“That threshold isn’t something other nations could handle,” Kemp said. “We can’t call everyone in Iraq before a strike.”
This standard, which is already beginning to be applied to other armies besides the IDF, is a hindrance to military expediency, Kemp argued. “You can’t achieve that aim and also be effective. It’s why we’re not being effective,” Kemp said, referring specifically to the current coalition campaign against the Islamic State in Syria and Iraq.
As all members of the group were retired, they did not represent their home countries, and Kemp explained that the potential for backlash and threat to their professional reputations kept the group independent and objective.
Though there was healthy discussion during the investigation, Kemp said, the group was united in its conclusions. “This wasn’t groupthink. If there was a person with a dissenting opinion, we would have heard about it,” he said.
The report decries the terror organization’s use of human shields and confirms many of the allegations levied against Hamas, namely that they used hospitals, UN schools, ambulances and other “sensitive sites” in order to force Israel into compromising positions and bring about international condemnation against the Jewish state.
In addition to the military aspects of last summer’s operation, the HLMG focused considerable attention on Hamas’s manipulation of the media, noting both censorship and “proactive fabrication” as tools in the terror group’s PR arsenal.
Here is Col. Kemp describing the IDF as the most moral army:
Col. Richard Kemp explained to the Jewish Chronicle why he and his colleagues felt it necessary to put their reputations on the line in defending Israel:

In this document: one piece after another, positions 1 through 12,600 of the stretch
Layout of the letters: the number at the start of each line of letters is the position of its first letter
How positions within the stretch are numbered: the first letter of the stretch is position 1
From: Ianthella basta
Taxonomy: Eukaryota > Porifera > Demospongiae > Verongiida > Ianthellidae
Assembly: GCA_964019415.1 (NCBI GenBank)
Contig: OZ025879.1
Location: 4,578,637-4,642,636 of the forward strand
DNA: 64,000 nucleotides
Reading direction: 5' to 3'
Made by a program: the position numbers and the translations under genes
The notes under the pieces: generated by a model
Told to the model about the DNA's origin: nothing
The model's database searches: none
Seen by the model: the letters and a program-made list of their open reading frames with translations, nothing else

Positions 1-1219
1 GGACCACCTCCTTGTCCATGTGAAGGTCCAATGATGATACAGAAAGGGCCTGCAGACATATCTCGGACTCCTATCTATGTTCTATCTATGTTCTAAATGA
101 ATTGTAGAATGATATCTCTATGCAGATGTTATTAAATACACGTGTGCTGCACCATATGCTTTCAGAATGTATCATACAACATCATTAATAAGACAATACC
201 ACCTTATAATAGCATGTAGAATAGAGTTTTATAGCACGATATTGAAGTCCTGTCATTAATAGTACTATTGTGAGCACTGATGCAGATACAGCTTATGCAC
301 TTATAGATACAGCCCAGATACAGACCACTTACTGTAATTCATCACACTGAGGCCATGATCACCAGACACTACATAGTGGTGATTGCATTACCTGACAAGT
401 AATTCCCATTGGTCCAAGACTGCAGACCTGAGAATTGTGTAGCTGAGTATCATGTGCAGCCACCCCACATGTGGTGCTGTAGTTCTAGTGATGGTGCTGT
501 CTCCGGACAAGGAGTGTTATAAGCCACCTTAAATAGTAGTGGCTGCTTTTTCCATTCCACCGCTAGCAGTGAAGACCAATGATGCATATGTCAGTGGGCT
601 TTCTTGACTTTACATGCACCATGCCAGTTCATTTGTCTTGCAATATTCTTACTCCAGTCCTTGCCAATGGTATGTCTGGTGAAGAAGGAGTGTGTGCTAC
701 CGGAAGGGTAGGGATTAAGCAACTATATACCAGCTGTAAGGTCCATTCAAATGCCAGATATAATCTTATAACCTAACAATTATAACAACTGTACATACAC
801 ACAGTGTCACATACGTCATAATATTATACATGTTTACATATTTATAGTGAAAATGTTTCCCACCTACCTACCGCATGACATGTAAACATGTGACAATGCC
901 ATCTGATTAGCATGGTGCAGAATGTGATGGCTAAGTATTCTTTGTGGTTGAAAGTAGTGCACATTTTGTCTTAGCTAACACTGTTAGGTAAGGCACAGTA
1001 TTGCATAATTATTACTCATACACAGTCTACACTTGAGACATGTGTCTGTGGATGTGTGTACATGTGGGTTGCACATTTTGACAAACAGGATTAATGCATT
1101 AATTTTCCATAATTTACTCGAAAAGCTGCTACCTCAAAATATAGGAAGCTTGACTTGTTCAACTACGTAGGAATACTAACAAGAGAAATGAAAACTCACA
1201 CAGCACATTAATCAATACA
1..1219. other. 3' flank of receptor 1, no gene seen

There was not a single Jew in the HLMG. Not one had any allegiance to Israel, except the recognition that Israel is an ally and an outpost of the West. But every one of these distinguished former military men concluded that Israel had no choice but to defend its people in the way that it did, had adhered closely to the laws of armed conflict, had not committed any war crimes and indeed had gone further than any other country in seeking to protect the lives of innocent civilians.
Each of us was prepared to stand up and be counted, to challenge the conventional wisdom on the basis of our extensive experience of armed conflict, and in doing so to put our reputations on the line. Why?
Because we recognised that the systematic challenge to Israel’s right to defend itself is a challenge also to our own countries’ rights to defend themselves. We recognised that the incredibly effective anti-Israel political warfare campaign is just a part of a wider conspiracy against the whole of the Western world, intended to inhibit us all and to lead to our subjugation.
The words “Kol Hakavod” or “thank you” don’t feel strong enough for the gratefulness we should feel towards these brave military men – brave not only on the battlefield but also in the media and the hostile anti-Israel environment with they have tangled.
They are to be applauded for their thorough investigation, their brave conclusions, and their courage in publicizing them worldwide.
Their report ought to be required reading in all the UN and human rights’ institutions around the world. Unfortunately I fear that political correctness as well as the usual widespread anti-Israel sentiment will prevent the correct conclusions from being drawn.
Let us hope that at least in Western armies the right lessons will be learned from Israel’s bitter experience.